Memory bandwidth and latency timings explained

Posted on Wednesday, September 14 2005 @ 5:20 CEST by Thomas De Maesschalck
The TechZone explains the difference between Memory Bandwidth vs. Latency Timings

With all things equal, a stick of DDR memory capable of running 2-2-2-5 will make the computer operating experience seem faster than a DIMM which may only run at 3-4-4-8. This is because the delay from when the memory receives an instruction retrieves the data, and sends it back out is less.

Where it starts to get confusing is when you have the choice of buying high speed memory with slow timings. Just about every PC3700+ rated memory module we've seen uses conservative timings after all. If your answer would be to buy fast memory with tight timings, I'm afraid you're going to be disappointed as there are no such modules available yet. So, why are we still interested in fast memory with slow timings then? Well, the answer goes something like this.. Read on over at TheTechZone.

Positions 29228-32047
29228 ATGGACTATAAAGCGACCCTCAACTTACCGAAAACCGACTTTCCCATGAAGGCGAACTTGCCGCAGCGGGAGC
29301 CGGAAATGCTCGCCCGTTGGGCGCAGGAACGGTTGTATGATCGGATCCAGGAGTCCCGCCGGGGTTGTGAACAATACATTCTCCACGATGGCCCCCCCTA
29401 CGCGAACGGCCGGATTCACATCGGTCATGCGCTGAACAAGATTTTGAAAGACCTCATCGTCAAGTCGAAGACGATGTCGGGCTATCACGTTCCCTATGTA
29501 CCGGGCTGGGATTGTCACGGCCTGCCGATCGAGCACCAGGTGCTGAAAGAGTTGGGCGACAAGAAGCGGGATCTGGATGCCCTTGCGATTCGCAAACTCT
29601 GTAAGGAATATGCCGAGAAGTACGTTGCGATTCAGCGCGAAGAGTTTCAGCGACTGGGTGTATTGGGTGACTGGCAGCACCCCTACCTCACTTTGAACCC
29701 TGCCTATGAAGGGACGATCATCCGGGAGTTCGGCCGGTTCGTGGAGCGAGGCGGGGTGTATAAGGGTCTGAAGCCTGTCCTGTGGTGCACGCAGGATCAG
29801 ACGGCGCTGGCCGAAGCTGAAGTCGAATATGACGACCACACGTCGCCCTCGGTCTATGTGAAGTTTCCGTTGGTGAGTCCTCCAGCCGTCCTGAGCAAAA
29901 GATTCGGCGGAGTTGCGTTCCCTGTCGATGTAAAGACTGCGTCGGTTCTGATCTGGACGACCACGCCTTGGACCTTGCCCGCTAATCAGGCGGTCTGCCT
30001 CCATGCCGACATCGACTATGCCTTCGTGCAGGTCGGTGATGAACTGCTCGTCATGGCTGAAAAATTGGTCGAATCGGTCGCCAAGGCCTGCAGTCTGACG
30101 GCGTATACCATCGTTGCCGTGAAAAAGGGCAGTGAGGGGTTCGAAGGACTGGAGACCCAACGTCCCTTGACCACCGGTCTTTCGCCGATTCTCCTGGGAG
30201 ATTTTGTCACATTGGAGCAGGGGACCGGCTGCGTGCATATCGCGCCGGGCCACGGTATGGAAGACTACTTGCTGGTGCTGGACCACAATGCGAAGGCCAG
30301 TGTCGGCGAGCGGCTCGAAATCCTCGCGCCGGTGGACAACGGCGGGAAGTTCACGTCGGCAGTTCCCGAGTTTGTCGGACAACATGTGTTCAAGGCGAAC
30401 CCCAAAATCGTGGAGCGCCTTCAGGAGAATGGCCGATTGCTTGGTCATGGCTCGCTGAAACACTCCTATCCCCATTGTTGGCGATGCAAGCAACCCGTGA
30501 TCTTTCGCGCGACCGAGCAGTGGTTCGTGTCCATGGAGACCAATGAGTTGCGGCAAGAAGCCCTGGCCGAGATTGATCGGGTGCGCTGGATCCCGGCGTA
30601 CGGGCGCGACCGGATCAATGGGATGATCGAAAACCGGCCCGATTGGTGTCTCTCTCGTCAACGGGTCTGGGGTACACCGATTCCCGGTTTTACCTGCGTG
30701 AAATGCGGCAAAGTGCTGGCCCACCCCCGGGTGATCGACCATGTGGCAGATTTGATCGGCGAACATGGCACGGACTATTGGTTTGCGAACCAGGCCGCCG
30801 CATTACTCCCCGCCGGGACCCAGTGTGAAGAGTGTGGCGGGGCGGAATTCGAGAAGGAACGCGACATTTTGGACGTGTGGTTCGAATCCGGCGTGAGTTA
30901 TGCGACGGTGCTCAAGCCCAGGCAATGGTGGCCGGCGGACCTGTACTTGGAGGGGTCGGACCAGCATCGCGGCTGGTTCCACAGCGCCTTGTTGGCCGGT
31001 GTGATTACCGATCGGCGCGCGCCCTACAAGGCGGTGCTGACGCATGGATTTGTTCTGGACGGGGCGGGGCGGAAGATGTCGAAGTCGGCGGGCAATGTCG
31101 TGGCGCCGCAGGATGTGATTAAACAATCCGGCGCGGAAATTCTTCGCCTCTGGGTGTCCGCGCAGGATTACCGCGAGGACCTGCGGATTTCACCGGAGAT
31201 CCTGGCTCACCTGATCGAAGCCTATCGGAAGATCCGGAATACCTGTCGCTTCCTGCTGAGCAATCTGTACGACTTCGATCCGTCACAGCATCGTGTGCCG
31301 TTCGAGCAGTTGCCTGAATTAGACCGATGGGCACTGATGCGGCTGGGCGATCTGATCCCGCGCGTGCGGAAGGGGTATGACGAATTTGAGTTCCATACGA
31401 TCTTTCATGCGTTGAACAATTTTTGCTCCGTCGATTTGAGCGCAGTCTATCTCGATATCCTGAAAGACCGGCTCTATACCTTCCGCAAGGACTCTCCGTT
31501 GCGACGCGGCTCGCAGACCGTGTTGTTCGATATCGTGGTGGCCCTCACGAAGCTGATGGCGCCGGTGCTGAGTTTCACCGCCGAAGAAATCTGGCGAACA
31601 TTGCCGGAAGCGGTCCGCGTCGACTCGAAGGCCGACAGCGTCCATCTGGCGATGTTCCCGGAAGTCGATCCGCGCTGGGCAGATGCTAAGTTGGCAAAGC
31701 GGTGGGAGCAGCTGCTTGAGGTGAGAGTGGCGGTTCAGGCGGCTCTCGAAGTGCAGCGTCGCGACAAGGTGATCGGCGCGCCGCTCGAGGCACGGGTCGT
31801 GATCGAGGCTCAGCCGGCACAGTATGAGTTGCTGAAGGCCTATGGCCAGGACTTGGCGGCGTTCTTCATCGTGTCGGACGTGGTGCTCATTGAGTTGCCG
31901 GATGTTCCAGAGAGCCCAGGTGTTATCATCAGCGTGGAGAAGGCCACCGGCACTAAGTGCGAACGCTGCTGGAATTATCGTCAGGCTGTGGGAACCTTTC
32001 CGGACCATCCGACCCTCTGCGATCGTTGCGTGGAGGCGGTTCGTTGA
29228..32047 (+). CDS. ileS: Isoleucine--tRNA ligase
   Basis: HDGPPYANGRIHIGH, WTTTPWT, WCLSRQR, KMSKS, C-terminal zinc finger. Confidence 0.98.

About the Author

Thomas De Maesschalck

Thomas has been messing with computer since early childhood and firmly believes the Internet is the best thing since sliced bread. Enjoys playing with new tech, is fascinated by science, and passionate about financial markets. When not behind a computer, he can be found with running shoes on or lifting heavy weights in the weight room.

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